As part of our new Radical Thinkers set 12, a collection of 4 classic works of political theory, we've recently republished Alexander Kluge and Oskar Negt seminal study of the limits of Habermasian liberalism, Public Sphere and Experience.
Alongside being one of the most influential German theorists of the past 50 years, continuing the Frankfurt School legacy, Kluge is also world renowned filmmaker. His early films were pioneering examples of the New German Cinema movement, and influenced the later generation of German directors of Werner Herzog, Rainer Werner Fassbinder, Wim Wenders and Margherita von Trotta.
In 2009, Kluge set out to put to film Sergei Eisenstein's plans to produce a film of Marx's Capital. The result was a 9 hour epic entitled News from Ideological Antiquity. To celebrate Kluge's work today we're making a commentary of the film by Fredric Jameson available on the blog.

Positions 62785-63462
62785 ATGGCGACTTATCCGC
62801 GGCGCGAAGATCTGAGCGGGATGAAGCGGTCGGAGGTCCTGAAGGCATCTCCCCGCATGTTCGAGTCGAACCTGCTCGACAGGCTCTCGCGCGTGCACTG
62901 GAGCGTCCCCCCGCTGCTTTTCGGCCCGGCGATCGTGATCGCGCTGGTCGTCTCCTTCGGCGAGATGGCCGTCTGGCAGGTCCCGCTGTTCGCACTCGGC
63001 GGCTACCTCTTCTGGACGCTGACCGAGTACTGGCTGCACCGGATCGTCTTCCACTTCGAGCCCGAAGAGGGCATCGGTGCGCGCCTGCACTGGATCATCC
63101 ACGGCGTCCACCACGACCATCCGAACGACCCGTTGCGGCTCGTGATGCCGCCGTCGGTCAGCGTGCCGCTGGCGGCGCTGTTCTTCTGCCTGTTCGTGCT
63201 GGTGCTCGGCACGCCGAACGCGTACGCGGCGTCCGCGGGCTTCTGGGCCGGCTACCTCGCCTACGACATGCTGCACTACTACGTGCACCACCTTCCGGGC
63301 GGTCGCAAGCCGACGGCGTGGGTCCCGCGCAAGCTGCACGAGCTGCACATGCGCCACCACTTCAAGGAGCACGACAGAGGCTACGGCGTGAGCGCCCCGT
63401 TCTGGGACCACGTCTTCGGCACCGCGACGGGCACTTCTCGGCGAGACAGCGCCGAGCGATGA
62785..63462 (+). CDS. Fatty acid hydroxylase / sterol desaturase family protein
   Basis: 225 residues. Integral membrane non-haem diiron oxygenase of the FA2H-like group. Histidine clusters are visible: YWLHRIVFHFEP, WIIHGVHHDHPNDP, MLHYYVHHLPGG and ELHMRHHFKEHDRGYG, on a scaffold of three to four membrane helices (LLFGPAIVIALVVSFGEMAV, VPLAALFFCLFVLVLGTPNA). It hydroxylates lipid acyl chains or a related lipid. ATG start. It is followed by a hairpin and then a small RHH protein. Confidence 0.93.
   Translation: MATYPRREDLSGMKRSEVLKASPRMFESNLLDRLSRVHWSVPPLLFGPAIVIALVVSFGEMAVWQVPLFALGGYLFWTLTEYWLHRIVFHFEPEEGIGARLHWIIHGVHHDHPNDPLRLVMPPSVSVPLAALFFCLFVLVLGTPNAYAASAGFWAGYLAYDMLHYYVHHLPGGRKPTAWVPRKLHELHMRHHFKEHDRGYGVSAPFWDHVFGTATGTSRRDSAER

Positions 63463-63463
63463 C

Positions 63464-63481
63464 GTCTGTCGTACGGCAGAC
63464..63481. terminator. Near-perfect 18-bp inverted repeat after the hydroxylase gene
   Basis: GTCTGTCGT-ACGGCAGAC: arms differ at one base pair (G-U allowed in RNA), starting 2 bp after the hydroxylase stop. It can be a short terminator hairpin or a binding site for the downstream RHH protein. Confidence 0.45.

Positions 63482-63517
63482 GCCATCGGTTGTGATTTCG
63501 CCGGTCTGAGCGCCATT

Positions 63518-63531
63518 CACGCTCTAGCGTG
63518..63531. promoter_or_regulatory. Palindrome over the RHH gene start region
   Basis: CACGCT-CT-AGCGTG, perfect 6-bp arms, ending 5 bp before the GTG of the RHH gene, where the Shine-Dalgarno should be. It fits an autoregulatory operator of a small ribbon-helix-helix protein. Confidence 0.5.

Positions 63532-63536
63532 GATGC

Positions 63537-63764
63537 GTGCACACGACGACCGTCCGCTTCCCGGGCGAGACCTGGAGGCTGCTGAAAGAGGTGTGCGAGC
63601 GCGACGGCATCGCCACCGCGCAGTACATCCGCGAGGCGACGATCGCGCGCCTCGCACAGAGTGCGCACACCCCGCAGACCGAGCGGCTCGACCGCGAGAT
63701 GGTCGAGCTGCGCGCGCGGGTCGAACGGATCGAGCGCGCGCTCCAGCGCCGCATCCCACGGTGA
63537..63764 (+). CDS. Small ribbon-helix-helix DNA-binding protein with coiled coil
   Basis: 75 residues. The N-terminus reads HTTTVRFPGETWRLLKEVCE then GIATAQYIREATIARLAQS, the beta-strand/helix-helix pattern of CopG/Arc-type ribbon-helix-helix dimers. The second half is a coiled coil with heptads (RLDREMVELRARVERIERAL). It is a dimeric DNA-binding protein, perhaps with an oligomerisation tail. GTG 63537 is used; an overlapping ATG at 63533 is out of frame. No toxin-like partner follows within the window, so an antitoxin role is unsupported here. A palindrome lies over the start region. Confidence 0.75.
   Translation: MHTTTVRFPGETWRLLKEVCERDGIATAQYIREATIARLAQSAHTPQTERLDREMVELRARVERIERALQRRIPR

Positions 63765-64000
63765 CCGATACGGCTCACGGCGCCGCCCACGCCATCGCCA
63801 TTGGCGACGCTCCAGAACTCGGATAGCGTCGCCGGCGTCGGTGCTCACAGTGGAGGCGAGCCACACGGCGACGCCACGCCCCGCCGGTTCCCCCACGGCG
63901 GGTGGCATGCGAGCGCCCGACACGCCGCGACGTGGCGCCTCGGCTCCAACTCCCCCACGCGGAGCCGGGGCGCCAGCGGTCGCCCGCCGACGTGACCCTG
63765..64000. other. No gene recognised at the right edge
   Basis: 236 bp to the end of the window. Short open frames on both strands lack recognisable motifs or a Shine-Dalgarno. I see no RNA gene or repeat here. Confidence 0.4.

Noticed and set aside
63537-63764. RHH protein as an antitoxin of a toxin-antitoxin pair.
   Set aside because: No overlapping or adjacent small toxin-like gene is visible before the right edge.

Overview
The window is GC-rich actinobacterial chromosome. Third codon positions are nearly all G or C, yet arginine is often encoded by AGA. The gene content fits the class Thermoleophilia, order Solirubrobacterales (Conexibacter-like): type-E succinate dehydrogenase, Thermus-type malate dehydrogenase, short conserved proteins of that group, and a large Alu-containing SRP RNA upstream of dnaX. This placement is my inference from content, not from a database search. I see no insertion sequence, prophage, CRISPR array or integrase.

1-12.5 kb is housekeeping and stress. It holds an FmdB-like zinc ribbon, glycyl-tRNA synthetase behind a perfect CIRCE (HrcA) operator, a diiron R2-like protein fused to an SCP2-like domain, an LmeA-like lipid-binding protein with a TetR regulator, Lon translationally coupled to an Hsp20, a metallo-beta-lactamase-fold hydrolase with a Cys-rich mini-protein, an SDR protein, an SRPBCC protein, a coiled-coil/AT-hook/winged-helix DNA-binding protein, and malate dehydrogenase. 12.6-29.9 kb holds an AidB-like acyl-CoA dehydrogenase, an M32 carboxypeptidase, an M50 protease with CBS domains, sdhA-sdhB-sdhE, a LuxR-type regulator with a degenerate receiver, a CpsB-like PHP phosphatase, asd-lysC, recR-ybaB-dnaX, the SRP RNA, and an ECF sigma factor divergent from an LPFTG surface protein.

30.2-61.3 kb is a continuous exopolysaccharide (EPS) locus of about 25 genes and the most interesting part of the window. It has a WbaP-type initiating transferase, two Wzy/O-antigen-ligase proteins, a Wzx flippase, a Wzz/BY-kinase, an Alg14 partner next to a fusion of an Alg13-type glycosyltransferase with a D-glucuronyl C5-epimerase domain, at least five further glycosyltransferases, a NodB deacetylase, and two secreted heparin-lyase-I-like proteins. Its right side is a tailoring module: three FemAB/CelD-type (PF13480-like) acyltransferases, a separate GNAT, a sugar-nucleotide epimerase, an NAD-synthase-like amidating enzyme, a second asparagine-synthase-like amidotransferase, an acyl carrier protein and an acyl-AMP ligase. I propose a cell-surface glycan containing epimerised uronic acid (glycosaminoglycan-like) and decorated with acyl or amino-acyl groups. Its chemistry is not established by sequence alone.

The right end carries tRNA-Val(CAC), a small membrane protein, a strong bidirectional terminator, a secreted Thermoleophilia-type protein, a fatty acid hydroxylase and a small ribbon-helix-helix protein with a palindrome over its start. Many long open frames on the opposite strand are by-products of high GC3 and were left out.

First published as a pamphlet by Field Day in 1988, "Modernism and Imperialism" is collected in The Modernist Papers — out in paperback this week.
This is a time in which, at least in part owing to what is called post-modernism, there seems to be renewed interest in finding out what modernism really was, and in rethinking that now historical phenomenon in new ways, which are not those we have inherited from the participants and the players, the advocates and the practitioners themselves. But this has also been a time, over perhaps an even longer span of years, in which the matter of what imperialism still is and how it functions has been a subject of intense debate and discussion among the theorists, and not only the economists, the historians and the political scientists. A range of very complex theories and models indeed — probably more incomprehensible than most forms of contemporary literary theory — have come into being which any serious discussion of this issue has to acknowledge.